But Allin isn't someone who does "contemplative." He's a man of action. So, from a distance, we see him climb to the top of this bridge like a real-life goth superhero. 

    And then he jumps into the water below. 

    It's beautiful, haunting and, most importantly, really awesome. 

    Wrestling can present the audience with a lot of things: athleticism, comedy, toughness, anger. One thing you almost never glimpse at a wrestling show is "cool." 

    Darby Allin is cool—and that's why, no matter how many people the promotion signs, he'll continue to find his way into the spotlight. It's hard to replicate what he's got.

Losers: Matt Hardy and Sammy Guevara

6 of 7

    I looked up at the clock as Sammy Guevara made his way out to the ring for his hotly contested main event with Matt Hardy and shook my head in dismay.

    I'm no scientist, but it sure looked to me like the tables match, built for weeks on television and on social media, was going to start with less than 10 minutes of television time remaining.

    What the guys did looked great. Unfortunately, even the abbreviated match they performed was interrupted in the middle with an extended commercial break.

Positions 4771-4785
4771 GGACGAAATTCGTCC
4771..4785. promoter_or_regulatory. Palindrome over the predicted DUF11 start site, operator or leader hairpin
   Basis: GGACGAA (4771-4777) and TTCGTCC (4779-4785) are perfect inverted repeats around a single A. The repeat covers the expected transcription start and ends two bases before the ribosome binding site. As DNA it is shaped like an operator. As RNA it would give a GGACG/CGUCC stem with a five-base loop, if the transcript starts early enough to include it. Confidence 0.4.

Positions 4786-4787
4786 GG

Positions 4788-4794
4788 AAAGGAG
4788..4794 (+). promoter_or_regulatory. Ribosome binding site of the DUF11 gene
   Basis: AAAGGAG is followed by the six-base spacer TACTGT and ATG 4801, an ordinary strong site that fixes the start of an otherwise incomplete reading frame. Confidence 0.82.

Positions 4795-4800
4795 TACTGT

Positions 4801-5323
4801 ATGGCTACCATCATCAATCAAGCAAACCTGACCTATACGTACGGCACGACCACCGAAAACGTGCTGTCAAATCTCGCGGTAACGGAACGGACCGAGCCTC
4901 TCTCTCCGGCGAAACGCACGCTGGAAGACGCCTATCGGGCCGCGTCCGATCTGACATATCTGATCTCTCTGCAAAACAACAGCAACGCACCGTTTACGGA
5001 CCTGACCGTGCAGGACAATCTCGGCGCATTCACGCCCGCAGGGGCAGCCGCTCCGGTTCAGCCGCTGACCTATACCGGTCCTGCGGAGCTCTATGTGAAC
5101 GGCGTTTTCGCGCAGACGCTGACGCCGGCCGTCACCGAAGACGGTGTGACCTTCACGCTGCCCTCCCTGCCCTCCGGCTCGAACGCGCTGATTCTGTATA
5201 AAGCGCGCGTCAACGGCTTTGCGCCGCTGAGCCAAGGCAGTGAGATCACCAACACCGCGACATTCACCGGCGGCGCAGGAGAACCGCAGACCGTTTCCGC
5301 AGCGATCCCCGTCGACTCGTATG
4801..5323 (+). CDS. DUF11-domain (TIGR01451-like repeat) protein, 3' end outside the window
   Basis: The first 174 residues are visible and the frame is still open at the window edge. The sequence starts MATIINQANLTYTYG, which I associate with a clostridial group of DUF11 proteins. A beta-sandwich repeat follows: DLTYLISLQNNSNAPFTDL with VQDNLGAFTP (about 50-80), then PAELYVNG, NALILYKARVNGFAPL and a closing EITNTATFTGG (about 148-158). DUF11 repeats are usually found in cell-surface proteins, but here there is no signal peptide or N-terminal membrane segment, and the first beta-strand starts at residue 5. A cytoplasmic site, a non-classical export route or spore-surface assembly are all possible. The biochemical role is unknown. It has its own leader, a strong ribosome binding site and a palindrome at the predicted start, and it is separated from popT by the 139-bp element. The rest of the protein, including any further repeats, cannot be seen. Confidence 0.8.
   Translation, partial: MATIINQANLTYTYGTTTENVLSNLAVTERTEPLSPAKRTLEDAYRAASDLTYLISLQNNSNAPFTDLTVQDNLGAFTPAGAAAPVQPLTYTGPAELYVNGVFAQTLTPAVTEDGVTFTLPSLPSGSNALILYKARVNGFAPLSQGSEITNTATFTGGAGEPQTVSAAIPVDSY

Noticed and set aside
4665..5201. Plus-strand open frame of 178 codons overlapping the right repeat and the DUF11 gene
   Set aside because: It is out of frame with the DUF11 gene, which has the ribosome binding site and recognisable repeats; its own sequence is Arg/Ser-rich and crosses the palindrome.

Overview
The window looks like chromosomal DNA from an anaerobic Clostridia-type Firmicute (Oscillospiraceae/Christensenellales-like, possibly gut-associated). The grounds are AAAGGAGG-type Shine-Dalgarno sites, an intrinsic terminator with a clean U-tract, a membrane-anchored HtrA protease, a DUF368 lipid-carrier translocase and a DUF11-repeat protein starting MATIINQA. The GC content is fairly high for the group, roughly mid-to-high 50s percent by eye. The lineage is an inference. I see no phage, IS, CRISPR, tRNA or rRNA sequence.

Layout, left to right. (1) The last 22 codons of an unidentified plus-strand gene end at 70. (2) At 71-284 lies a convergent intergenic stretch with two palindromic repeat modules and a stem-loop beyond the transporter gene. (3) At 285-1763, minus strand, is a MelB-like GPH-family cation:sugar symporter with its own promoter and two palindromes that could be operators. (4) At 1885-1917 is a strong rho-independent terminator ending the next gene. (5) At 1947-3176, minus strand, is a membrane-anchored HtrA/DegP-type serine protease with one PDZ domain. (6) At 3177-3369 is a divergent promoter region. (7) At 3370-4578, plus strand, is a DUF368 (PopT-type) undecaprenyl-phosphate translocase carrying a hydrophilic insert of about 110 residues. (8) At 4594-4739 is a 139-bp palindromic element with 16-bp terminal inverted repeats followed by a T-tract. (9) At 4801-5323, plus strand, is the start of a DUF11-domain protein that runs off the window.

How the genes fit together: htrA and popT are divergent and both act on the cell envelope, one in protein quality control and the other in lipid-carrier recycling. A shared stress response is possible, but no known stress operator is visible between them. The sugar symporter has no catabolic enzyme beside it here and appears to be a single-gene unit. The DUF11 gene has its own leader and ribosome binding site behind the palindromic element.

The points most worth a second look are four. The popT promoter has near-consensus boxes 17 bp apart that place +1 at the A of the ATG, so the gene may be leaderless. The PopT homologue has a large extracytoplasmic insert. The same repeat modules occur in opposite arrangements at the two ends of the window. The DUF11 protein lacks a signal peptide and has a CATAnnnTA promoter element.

The two men deserved better. Hopefully, they'll get a do-over at All Out on Sept. 5—with someone keeping better track of the format to make sure they have the time to make it something special.

Winner: Orange Cassidy

7 of 7

    I can only imagine the chaos that engulfed the AEW staff at the end of Dynamite. They had less than 10 minutes to stage the main event with a ton of crazy spots planned and needed to squeeze a commercial break in to boot. 

    And then there was the confrontation between Orange Cassidy and Chris Jericho still to follow. 

    It was a lot, but Cassidy did his part to help the team make up time. You can see him if you watch this replay, just a blur at the top of the screen streaking in and out of the shot like he was trying out for the Olympic team. 

    Jericho's level of hyper-obnoxiousness succeeded in making a man too lazy to care sprint across the stage to attack him. For the lackadaisical Cassidy, it was a truly memorable departure, a sign that there is life in him yet. 

    Last week I expressed doubt about their upcoming Mimosa match. But, in the time it took Cassidy to cross the stage, I was back in. Squeeze this feud until you're down to the pulp.

    Heck, let Jericho and Cassidy wrestle forever as far as I'm concerned. I'm prepared to put my trust in Le Champion—in the 25 years I've watched him work his magic, he's rarely let me down.